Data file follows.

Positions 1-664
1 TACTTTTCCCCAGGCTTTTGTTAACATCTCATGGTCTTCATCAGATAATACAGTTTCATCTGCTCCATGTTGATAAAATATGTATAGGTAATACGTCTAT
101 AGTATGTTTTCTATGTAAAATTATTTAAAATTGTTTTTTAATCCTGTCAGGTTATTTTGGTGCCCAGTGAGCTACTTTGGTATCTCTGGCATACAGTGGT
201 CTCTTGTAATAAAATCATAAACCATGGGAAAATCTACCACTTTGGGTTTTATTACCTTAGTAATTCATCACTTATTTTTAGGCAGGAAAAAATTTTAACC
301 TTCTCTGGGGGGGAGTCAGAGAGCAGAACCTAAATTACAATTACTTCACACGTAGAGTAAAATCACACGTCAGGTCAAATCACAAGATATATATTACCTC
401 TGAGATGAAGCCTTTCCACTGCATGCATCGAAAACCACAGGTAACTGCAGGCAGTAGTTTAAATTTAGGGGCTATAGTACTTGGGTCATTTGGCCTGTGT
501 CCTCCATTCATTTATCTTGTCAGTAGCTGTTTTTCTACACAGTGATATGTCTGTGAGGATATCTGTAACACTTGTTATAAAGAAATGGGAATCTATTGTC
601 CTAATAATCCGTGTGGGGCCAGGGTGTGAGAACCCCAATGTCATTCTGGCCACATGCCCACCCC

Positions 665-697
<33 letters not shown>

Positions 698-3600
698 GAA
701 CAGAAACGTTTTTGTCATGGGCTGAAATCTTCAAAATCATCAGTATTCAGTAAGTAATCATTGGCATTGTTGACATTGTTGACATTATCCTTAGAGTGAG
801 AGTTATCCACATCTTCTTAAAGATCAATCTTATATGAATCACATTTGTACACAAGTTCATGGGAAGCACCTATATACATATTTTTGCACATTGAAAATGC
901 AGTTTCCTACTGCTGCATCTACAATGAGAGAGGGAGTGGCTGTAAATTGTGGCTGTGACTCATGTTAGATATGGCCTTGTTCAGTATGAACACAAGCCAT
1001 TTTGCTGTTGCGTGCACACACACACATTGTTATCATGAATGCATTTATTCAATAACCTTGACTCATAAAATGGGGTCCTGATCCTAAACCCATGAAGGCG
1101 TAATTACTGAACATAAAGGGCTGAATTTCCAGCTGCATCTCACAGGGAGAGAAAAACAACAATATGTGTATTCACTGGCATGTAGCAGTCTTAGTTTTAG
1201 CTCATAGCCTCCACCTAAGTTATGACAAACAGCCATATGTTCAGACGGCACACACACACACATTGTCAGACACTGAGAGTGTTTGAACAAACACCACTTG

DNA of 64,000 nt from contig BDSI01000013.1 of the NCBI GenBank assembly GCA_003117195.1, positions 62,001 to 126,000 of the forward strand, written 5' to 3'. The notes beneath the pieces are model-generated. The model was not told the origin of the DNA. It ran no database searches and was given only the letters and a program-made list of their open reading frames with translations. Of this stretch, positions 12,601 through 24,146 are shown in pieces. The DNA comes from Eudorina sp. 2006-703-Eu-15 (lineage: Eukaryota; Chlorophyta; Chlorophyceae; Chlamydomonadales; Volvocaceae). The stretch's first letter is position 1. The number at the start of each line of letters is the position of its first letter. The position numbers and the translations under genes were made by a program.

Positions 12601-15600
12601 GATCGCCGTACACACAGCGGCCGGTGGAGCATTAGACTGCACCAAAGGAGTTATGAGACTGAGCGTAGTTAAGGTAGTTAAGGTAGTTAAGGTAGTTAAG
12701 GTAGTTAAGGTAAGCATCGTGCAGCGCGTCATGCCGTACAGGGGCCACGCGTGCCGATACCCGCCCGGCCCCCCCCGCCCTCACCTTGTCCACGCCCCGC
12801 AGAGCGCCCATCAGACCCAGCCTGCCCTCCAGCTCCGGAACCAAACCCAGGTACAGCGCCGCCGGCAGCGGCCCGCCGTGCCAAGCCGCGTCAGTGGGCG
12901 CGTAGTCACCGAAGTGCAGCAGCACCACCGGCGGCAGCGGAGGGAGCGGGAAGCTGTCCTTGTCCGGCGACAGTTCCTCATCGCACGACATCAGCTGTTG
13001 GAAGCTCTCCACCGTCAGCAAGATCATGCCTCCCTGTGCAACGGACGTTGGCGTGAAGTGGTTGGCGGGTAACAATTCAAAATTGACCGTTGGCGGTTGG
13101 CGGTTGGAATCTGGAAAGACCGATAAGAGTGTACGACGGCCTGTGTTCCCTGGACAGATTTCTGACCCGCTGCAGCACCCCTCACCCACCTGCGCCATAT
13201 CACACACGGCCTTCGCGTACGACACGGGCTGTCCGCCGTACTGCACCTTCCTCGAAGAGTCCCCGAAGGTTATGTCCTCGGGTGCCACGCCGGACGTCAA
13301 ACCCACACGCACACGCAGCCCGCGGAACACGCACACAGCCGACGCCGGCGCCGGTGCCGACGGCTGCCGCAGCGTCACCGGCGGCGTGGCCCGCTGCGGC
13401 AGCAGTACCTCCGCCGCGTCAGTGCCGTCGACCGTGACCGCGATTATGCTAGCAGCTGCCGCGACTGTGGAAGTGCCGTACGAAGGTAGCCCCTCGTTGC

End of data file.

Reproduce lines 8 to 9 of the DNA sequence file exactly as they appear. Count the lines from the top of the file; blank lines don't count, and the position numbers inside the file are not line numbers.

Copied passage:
601 CTAATAATCCGTGTGGGGCCAGGGTGTGAGAACCCCAATGTCATTCTGGCCACATGCCCACCCC

Positions 665-697